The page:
Mazda 787B Lemans Winner
See image to the right for performnace specifications.
Road & Track Artcle
R&T 787B By Paul Frère
In a few months it will be 10 years since Mazda won, to everyone's surprise, the Le Mans 24 Hours race. For many years, the Hiroshima-based manufacturer had competed in the famous French endurance race. Mazda had little hope other than to demonstrate the reliability of the Wankel rotary engine in which it had put its faith and which it had, against all odds, continued to develop under the leadership of its enthusiastic Director of Engineering Kenichi Yamamoto.
In Hiroshima, 32 test beds were devoted exclusively to pursue the development of the Wankel engine, even after such famous manufacturers as Mercedes-Benz and General Motors had given up the struggle to improve its fuel economy, its reliability and its problems meeting emissions regulations.
The 1991 race was the 13th time in 18 years that Mazda had competed at Le Mans, its best classification having been 7th place twice, in 1987 and 1989. This time the Mazda team was made up, as usual, of three cars, two new 787Bs and one of the earlier 787s, all powered by identical 4-rotor engines with 654-cc chamber volumes, featuring electronic fuel injection and three sparkplugs per rotor housing, firing sequentially.
The new 787B cars differed from the earlier 787 mainly by a 25-mm (1-in.) longer wheelbase, a 15-mm (0.6-in.) narrower front track and suspension details. The three team cars and a reserve car were all prepared in France by Hugues de Chaunac's Oreca racing team. With the Jaguar, Mercedes and Peugeot teams in full force on the Sarthe circuit, nobody, probably not even Takaharu ("Koby") Kobayakawa, responsible for Mazda's sporting activities, would have put any money on the Japanese cars' chances.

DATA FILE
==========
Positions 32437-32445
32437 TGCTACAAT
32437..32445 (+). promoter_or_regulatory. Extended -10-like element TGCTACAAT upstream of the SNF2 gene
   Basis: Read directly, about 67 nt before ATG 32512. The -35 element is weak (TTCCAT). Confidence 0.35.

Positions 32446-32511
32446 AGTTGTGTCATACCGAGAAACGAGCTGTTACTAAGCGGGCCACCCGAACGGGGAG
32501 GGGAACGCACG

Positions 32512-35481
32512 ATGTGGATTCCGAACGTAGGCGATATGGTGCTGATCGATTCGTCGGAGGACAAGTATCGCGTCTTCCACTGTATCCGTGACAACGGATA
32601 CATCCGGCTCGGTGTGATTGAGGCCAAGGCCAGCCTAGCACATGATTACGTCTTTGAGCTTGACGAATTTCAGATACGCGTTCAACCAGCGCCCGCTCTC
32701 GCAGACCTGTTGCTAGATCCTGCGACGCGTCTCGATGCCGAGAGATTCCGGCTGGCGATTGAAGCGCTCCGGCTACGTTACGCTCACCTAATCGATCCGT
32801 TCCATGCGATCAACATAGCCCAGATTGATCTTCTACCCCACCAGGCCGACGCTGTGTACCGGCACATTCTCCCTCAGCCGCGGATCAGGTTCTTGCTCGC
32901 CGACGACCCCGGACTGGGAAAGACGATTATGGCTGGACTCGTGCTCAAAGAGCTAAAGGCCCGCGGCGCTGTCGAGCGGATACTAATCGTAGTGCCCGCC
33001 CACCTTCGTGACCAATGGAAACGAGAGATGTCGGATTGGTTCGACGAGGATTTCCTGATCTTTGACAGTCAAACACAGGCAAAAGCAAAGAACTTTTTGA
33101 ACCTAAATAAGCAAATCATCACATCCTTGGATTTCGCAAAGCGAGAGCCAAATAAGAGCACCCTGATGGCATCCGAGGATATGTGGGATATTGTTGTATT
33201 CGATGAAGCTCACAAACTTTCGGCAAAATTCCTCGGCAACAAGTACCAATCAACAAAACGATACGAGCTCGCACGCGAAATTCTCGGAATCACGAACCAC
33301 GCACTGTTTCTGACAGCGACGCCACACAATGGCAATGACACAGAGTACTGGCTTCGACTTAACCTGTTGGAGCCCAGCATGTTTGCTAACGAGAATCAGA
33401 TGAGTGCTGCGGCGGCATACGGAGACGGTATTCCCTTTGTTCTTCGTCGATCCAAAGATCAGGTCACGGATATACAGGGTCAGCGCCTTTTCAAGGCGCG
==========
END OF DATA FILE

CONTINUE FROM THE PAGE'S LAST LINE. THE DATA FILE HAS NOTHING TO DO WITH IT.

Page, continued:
But with four hours to go to the finish, only the leading Mercedes stood between the 787B, driven by Volker Weidler, Johnny Herbert and Bertrand Gachot, and a possible victory. Then, the German car suddenly stopped at its pit in a cloud of steam. It left the Mazda, hotly pursued by the best-placed Jaguar, to finish the race and make history by becoming the first car powered by an unconventional engine, and the first Japanese car ever, to win at Le Mans, two feats that have never been repeated since, in spite of Toyota's gallant efforts.